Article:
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Though my journey of self expression has taken many forms, an early theme was about that angrier I can voice an opinion the better is the point I’ll be making and the more it will shock and hopefully resonate with people. For a while, screaming, attacking, belittling the other seemed to be the only way I could get my point across.
Maybe my younger-self needed such a tone to gain confidence, build an ego, assert the progressive nature of the ideas that connected with me amongst all the conservative-leaning noise around me. That must’ve been such an energy consuming endeavor that alienated me slowly and without a formal decision away from conservative circles, whether extended family or the occasional water cooler conversations, even to old friends I marked as not-progressive-enough. As learning seemed only something I can conceive from like-minded people I kept surrounding myself with over the years. I even had people grouped in Facebook according to lists, so I can either avoid them or more so they don’t read my posts that often.
Then the Arab Spring came along in 2011, that’s when I think I started to open things up a bit and have more of those angry conversations all over again, this time about liberty, dictatorships and freedom. I came to realize that some of the cool people I hung out with over the years, were very conservative politically despite the social liberal lives they lead. Big surprise. I saw how the fear of the potential chaos made many people weary of the protests, their initial success and the general fear of the big monster to all social liberals, the Muslim Brotherhood. I remember it was very hard to adjust, there was a big split between those who identified as liberals at the time. I had very interesting conversations non-the-less. However, the years that followed had me think that for someone who wants to change the world -somehow- I’d better focus on what I came to call circles of influence around me and I realized that that angry, confrontational, attacking discourse had to change if I wanted people who thought different to listen to what I was saying or questioning, whether they change their mind or not was no longer the purpose of having the conversation.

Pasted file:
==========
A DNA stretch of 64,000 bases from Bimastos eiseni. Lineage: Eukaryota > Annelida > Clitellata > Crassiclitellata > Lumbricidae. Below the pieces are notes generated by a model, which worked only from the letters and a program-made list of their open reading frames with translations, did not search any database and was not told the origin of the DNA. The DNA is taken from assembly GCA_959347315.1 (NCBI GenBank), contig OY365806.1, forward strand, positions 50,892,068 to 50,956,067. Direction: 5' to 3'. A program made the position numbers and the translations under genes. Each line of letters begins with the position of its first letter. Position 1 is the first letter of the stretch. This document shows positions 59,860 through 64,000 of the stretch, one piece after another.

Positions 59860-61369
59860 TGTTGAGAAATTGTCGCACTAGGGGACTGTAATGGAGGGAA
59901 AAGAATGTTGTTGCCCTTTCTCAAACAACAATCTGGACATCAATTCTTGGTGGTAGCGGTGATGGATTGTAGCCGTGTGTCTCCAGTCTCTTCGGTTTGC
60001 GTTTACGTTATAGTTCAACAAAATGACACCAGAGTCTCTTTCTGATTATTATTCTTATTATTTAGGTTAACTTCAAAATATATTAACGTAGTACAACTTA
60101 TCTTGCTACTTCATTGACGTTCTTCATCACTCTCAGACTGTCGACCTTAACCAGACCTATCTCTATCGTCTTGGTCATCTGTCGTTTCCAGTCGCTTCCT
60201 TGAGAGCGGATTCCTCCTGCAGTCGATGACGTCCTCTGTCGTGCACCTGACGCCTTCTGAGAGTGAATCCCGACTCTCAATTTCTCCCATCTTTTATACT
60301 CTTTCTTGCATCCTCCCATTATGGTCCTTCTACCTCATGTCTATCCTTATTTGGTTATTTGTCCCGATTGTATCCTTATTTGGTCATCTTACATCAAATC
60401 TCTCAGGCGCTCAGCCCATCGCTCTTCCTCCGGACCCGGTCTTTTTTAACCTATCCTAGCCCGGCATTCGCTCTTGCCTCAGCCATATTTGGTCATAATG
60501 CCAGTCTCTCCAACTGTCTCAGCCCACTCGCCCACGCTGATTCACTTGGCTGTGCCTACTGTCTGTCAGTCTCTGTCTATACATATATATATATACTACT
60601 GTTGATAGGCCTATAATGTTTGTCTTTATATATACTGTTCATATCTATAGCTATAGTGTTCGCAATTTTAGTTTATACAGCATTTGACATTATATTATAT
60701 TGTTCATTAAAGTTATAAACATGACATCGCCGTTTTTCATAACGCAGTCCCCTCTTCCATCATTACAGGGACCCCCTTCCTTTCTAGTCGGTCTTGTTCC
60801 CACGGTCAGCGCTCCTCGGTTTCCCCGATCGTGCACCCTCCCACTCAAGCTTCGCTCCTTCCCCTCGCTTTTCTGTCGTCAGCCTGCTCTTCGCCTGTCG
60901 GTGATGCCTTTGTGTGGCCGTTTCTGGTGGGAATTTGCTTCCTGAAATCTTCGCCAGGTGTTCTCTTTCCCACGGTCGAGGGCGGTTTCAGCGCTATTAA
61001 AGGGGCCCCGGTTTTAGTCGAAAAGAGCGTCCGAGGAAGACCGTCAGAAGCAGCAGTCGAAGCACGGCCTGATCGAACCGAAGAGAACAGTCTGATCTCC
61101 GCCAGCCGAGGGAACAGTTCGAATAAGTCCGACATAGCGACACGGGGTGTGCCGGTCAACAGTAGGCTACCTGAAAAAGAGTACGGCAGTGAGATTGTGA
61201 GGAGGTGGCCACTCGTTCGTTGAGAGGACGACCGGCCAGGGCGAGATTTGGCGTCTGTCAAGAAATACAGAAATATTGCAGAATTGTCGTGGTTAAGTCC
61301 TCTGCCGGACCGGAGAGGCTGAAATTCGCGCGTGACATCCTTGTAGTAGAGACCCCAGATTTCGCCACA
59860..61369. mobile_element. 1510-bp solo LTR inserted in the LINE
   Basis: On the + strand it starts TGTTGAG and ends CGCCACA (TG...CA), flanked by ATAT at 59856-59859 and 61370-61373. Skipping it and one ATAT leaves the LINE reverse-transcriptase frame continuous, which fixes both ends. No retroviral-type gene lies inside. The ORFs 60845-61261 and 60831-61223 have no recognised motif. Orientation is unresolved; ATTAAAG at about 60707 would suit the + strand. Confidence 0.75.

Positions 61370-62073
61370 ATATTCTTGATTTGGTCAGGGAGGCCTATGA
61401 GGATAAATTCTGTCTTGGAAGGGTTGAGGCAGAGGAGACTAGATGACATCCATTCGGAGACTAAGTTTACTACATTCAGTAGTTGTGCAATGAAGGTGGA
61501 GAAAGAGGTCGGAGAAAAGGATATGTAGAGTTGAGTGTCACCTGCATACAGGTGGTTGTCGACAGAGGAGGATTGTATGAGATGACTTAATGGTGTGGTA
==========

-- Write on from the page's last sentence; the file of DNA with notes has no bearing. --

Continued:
The new purpose of having conversations then became centered around trying to expand my understanding of a particular issue while at the same time poking questions whenever I sense a preconception. Framing my approach within the following four principles has been helping me have argumentative conversations that result in a mutually better understanding for both parties, one that we can both own rather than win or lose.
Am I really curious to listen to the answer or am I just asking a question to shoot a pre-prepared answer I am dying to communicate? Am I curious to better understand the view the other person has? Why not ask them why they think this or that way?
Am I sincere in wanting to better my understanding? Am I capable of maintaining sincerity even when I hear a statement I don’t like?
Do I genuinely think I know better? Am I trying to share my understanding or preach?
Can I empathize with the person’s own experience? Do I think I am better or that I had it better? Does that decrease my confidence to argue or makes me want to learn rather than do an inquisition? Do I respect the other person’s experience and their right to form their conclusions no matter how far it feels from my own?
The trend today, globally if I may conclude is the widening divide, the mistrust, the zero-sum strategies and tactics and how xenophobia is expanding everywhere. I really hope I get better at this by time, because I feel we all need to have better conversations along this divide between left and right, liberal and conservative, secular and religious, nationalist and internationalist, and whatever divide comes at us next.